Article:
Negatively, the development of the modern corporation was facilitated by creating a shield that limited the liability of owners and managers. Liability for owners was limited legally to the amount invested. Liability for managers required proving that they failed to remain faithful to the interests of the stockholders, the principals or originators of their actions. This broke down into demonstrating failure to exercise "sound business judgment" by, among other things, allowing outside, competing interests to corrupt their business judgment. Positively, the corporation emerged out of a series of legal innovations designed to establish and then control the collective power of corporate organizations. Complex organizational structures were created that designed differentiated roles filled by employees. These structures served to channel the activities of employees toward corporate ends. The investor role stabilized into that of stockholders who owned or held shares of the corporation. To promote their interests and to establish the cardinal or fundamental objectives of the corporation, the stockholders elected representatives to serve on a board of directors. The directors then appointed managers responsible for running the corporation and realizing the interests and objectives of the stockholders. Managers, in turn, hired and supervised employees who executed the company's day to day operations (line employees) and provided expert advice (staff employees). These roles (and the individuals who occupied them) were related to one another through complex decision-making hierarchies. Davis (1999) in his discussion of the Hitachi Report shows how many modern companies have dropped or deemphasized the staff-line distinction. Others (Stone, Nader) cite instances where managers have become so powerful that they have supplanted the directorial role. (They hand pick the directors and carefully filter the information made available to stockholders.) But these two distinctions (staff v. line and owner v. operator) remain essential for understanding and classifying modern corporations. (See Fisse, Stone, and Nader.)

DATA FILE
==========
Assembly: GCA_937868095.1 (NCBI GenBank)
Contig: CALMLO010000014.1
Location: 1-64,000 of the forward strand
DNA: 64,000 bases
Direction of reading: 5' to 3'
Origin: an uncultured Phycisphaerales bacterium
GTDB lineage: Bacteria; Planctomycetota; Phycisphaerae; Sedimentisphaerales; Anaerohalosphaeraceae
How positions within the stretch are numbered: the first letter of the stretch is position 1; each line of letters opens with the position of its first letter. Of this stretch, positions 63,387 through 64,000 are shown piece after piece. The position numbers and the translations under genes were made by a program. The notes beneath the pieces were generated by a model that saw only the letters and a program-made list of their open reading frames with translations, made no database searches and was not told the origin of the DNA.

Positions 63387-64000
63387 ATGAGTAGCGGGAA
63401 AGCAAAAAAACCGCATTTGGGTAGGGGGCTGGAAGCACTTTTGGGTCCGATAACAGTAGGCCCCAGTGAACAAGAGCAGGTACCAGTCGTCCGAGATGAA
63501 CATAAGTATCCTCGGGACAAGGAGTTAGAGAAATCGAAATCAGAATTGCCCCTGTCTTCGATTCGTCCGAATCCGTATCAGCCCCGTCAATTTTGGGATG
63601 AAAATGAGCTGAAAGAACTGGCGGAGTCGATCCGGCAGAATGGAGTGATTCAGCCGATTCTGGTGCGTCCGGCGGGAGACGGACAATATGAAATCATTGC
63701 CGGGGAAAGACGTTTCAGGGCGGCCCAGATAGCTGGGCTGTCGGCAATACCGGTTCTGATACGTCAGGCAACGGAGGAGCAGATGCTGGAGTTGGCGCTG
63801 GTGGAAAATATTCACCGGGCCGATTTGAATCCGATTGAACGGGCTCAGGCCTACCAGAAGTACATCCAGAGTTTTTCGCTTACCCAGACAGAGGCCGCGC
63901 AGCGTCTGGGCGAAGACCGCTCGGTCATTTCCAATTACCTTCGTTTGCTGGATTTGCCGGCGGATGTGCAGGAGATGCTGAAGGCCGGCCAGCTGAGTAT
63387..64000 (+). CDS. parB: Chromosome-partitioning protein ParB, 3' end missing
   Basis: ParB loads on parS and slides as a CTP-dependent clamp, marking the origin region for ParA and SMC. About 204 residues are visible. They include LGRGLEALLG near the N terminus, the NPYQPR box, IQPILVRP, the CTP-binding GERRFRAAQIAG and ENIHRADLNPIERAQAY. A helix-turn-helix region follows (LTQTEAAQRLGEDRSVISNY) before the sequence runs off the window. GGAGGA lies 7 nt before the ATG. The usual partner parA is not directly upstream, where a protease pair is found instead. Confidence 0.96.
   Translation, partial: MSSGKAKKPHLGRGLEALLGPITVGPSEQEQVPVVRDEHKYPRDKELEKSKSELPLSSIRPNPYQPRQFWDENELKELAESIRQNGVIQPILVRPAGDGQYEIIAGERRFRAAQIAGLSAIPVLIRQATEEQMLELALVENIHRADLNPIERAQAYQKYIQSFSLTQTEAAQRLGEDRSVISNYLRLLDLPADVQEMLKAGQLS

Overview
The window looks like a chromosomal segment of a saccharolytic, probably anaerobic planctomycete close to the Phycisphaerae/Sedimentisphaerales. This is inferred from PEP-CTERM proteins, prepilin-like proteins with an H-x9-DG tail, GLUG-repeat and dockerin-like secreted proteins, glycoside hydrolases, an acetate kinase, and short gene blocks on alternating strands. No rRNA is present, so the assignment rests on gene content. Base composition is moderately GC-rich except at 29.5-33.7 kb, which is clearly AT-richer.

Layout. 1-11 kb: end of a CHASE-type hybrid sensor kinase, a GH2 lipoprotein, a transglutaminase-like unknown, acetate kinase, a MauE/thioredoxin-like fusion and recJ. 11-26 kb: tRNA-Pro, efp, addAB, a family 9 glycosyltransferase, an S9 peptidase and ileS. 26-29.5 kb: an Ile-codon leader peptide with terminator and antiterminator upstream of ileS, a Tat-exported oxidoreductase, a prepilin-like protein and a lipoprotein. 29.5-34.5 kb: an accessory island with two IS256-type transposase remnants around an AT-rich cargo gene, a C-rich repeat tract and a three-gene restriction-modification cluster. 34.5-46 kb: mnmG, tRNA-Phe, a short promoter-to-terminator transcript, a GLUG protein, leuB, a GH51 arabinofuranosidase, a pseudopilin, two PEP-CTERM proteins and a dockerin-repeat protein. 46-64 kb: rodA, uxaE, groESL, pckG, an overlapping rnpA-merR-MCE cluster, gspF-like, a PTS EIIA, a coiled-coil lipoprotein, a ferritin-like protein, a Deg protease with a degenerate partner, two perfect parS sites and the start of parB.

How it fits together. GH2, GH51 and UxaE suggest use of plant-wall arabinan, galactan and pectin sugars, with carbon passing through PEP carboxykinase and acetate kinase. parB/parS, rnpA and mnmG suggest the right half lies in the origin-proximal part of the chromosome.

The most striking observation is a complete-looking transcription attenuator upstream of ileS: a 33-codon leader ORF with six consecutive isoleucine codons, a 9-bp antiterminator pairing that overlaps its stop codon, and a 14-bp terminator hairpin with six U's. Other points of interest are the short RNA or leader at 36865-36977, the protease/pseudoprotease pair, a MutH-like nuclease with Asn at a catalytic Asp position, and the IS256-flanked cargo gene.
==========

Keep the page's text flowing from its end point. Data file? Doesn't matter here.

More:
Profile of the Modern Corporation

Corporations became full blown legal persons. They acquired legal standing (can sue and be sued), have been endowed with legal rights (due process, equal protection, and free speech), and have acquired legal duties (such as tax liabilities). (See table below for the common law decisions through which these corporate powers and rights have been established.) The powers of the corporation were regulated by the state through founding charters which served roughly the same function for a corporation as a constitution did for a state. Initially, charters limited corporate powers to specific economic activities. Railroad companies, for example, had charters that restricted their legitimate operations to building and operating railroads. When they sought to expand their operations to other activities they had to relate these to the powers authorized in the founding charter. If a charter did not specifically allow an operation or function, then it was literally ultra vires, i.e., beyond the power of the corporation (Stone: 21-22). This method of control gradually disappeared as states, competing to attract business concerns to incorporate within their boarders, began to loosen charter restrictions and broaden legitimate corporate powers in a process called "charter mongering." Eventually charters defined the legitimate powers of corporations so broadly that they ceased to be effective regulatory vehicles.